Lesser sac-winged bat
|Lesser sac-winged bat|
|Lesser sac-winged bat range|
The lesser white-lined bat belongs to the genus Saccopteryx and the order Chiroptera. The bat is characterized by white stripes that run longitudinally down its back starting at the shoulders. Its pelage is typically brown and the bats are roughly 45 millimeters in length. Saccopteryx leptura is similar in appearance to Rhynchonycteris naso. R. naso is slightly larger and has darker fur. Additionally, R. naso has white fur on its antebrachium and the S. leptura does not.
The lesser white-lined bat also has a characteristic odiferous gland on the distal portion of its arm. The gland opens up to the dorsal part of the wing. This opening is larger in the males than in the females. This species has sexual dimorphism, the female being larger than the male.
The lesser white-lined bat is indigenous to northern South American as well as parts of Central America. The bat is found in heavily forested areas and typically roosts in trees. The lesser white-lined bat prefers more open areas to roost and while they prefer trees they have also been known to roost inside buildings. They don't seem to have a preference of tree type but gravitate more towards areas with heavy canopy cover. They don't need to roost near a body or water.
Most bats of this species are located in low elevation areas but can exist in areas up to 900 meters in elevation. The lesser white-lined bat may be found in areas with other bat species but they usually don't exist in the same foraging area. R. naso is found to forage above water at low elevations while the S. leptura forages higher around the tree canopy.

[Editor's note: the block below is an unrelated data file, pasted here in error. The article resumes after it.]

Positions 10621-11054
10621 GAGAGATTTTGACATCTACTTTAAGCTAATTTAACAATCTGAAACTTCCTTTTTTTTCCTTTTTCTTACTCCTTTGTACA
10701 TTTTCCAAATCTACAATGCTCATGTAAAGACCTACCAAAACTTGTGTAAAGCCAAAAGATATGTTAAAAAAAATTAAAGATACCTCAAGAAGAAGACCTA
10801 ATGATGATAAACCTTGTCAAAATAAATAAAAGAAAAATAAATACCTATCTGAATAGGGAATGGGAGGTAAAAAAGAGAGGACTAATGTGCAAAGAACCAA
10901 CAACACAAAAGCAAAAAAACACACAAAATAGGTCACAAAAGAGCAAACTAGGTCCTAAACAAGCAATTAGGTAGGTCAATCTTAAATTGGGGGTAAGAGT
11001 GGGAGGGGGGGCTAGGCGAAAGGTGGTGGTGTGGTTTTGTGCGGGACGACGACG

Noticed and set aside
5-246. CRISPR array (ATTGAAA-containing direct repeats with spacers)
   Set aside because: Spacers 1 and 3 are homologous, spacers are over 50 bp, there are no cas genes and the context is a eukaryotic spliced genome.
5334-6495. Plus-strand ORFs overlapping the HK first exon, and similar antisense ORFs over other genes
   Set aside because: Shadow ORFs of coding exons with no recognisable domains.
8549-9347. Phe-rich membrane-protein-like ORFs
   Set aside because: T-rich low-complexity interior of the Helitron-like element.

Diet and behavior
The lesser white-lined bat feeds primarily on aerial insects in the order Hymenoptera. This includes flying ants and formicids. The bats forage in areas under tree canopies and use echolocation to hunt the flying insects. The bats don't change their calling frequency or their mouth size when using echolocation while hunting. When roosting, the bats usually form small groups anywhere from 2 to a 9. Additionally, the bats are thought to be monogamous which is rare for most mammals. Females typically only produce one or two young per year. The young can't fly for about the first 12 days after birth. These young are taken care of by the female for up to 18 months. Female bats in this species are known to defend their foraging areas but not the males.
- Sampaio, E.; Lim, B. & Peters, S. (2008). "Saccopteryx bilineata". IUCN Red List of Threatened Species. Version 2010.4. International Union for Conservation of Nature. Retrieved 2 April 2011.
- Simmons, N.B. (2005). "Order Chiroptera". In Wilson, D.E.; Reeder, D.M (eds.). Mammal Species of the World: A Taxonomic and Geographic Reference (3rd ed.). Johns Hopkins University Press. p. 391. ISBN 978-0-8018-8221-0. OCLC 62265494.
- Franklin, Yancey D. (1 June 1998). "Mammalian Species". American Society of Mammalogists.
- Fenton, M.B.; Bernard, E.; Bouchard, S.; Hollis, L.; Johnston, D.S.; Lausen, C.L.; Ratcliffe, J.M.; Riskin, D.K.; Taylor, J.R.; Zigouris, J. (July 2001). "The Bat Fauna of Lamanai, Belize: Roosts and Trophic Roles". Journal of Tropical Ecology. 17: 511–524. doi:10.1017/s0266467401001389.
- Nogueira, M.R.; Peracci, A.L.; Pol, A. (2002). "Notes on the lesser white-lined bat, Saccopteryx leptura (Schreber) (Chiroptera, Emballonuridae), from southeastern Brazil". Revista Brasileira de Zoologia. 19: 1123–1130. doi:10.1590/s0101-81752002000400017.
- Hutcheon, J.M.; Kirsch, J.A.W.; Garland Jr., T. (25 January 2002). "A Comparative Analysis of Brain Size in Relation to Foraging Ecology and Phylogeny in the Chiroptera". Brain, Behavior and Evolution.
- Jakobsen, L.; Olsen, M.N.; Surlykke, A. (30 June 2015). "Dynamics of the echolocation beam during prey pursuit in aerial hawking bats" (PDF). PNAS. 112: 8118–8123. doi:10.1073/pnas.1419943112.